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Tuesday, March 28, 2017

The Dynamics of Cousin Relationships

Cousin relationships are on the edge of the issues addressed by this blog, facing somewhat less prejudice than relationships of closer relatives. Widely different laws from place to place and much ignorance and prejudice linger even as many places accept these relationships. In about half of US states, genetic first cousins (your parent's sibling's child is your first cousin) can legally marry. There are a few states with laws against consensual sex between first cousins, including North and South Dakota, Utah, Texas, Nevada, Kentucky, and Mississippi. The states that neither marry nor criminalize will generally allow first cousins to be together without marriage, as second-class citizens. There is much confusion and ignorance about these matters, so even people who are generally educated might not be aware that first cousins can legally marry, or might be unaware that people are actually thrown into prison for loving each other.

In the US, there is a false notion that marriages between first cousins in a Southern thing, but the varying state laws do not support that idea. Rather, these relationships exist in every region and in every class.



Cousins are often a child's first close friends. For some, cousins are actually or virtually raised as siblings; others grow up completely separated from their cousins, and may experience reunion-GSA as they meet or are reunited. Some cousins raised together, like some siblings raised together, might not experience the Westermarck Effect.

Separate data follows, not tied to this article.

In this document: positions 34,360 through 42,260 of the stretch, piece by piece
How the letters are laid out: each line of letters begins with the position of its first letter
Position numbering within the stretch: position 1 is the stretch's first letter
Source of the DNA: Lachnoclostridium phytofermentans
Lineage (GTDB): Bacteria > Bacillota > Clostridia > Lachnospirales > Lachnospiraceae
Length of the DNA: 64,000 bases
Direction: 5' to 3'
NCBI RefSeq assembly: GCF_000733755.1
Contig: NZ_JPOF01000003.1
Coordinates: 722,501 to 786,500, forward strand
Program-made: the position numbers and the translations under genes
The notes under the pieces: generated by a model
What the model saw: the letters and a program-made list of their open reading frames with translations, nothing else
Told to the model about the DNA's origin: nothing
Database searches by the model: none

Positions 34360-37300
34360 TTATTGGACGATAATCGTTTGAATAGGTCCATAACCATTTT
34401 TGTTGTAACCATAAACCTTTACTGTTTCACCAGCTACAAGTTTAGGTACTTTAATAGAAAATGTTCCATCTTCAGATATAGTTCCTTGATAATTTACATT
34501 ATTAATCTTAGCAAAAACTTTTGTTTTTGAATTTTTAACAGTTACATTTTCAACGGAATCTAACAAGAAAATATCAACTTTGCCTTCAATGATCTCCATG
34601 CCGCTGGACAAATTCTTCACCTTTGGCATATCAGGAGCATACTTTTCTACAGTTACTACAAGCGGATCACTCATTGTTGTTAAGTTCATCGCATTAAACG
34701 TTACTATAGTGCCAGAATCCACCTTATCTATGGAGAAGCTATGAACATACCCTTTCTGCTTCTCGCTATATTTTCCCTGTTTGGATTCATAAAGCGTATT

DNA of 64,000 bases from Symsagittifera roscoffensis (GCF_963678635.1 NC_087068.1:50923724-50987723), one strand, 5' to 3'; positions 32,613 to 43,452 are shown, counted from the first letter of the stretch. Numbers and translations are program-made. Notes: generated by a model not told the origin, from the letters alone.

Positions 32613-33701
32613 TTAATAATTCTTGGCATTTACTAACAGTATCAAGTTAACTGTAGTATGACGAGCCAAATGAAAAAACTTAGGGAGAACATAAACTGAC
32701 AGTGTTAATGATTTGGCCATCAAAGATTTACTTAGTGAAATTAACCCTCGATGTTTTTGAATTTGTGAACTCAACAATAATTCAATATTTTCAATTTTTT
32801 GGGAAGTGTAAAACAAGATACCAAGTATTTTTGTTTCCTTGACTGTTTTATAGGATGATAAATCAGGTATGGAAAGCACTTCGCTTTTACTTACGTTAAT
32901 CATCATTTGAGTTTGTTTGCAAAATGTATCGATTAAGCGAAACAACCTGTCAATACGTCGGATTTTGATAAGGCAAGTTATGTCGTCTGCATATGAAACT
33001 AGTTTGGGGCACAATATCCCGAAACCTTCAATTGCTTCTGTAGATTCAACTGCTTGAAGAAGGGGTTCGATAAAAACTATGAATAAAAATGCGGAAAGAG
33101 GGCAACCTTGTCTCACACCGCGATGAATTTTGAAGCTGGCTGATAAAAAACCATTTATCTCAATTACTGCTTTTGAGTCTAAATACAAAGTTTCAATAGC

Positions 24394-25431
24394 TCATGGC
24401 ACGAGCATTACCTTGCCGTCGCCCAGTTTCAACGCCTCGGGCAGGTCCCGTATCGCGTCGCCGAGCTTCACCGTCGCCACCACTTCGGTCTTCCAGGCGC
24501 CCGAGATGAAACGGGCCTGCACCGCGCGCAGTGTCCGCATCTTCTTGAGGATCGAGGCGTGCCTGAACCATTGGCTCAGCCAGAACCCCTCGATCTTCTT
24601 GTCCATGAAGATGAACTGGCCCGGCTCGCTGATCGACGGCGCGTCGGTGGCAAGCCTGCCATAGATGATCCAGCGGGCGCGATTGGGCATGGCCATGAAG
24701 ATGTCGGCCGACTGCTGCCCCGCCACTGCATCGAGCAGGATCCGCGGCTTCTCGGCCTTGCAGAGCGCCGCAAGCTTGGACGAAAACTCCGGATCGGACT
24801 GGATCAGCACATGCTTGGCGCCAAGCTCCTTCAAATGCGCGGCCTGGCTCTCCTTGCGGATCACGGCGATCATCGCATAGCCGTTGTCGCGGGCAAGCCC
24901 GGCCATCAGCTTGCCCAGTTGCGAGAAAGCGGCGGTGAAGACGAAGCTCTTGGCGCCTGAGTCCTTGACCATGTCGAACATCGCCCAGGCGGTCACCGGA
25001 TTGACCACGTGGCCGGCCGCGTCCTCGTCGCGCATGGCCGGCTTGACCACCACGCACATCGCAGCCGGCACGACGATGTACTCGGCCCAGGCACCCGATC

Childhood "playing house" or "playing doctor" might result in "show me yours and I'll show you mine" and might go no further than that, but in some cases, cousins experiment or satisfy curiosities or urges as teenagers. Some end up marrying and having lifelong, happy marriages.

Genetic first cousins share a set of grandparents. Theoretically, this means any children first cousins would have would have six great-grandparents instead of eight, but in practice, most people don't have meaningful interaction with more than one or two great-grandparents, if any, so chances are, the children won't be missing out on anything. Provided everyone gets along, it can be a big advantage for someone to have their niece become their daughter-in-law, or to have their aunt become their mother-in-law.

Those who perpetuate discrimination against these consanguineous relationships point to problems in some of the European monarchs, bit this is Discredited Argument #18. Many scientists and researchers support these relationships and there have been beneficial genetic results, while the risks are often overstated.

Everything from swinging or secret affairs has meant that people who've thought themselves to be cousins are actually half-siblings. An example would be John and Mary being married to each other, and Mary's sister Jane being married to Paul. John has a secret affair with Jane (his sister-in-law) and a child is conceived, but Paul is presumed to be the father and is on the child's birth certificate. Once grown, that child can, in many places, legally marry the grown child of John and Mary since it is presumed they are first cousins, but in actuality they are half-siblings. These things happen. The phenomenon of "double cousins" is also a thing.

That many famously accomplished people in history have married a cousin or been the child of cousins hasn't stopped the cruel and ignorant jokes that ridicule consanguinamorous lovers.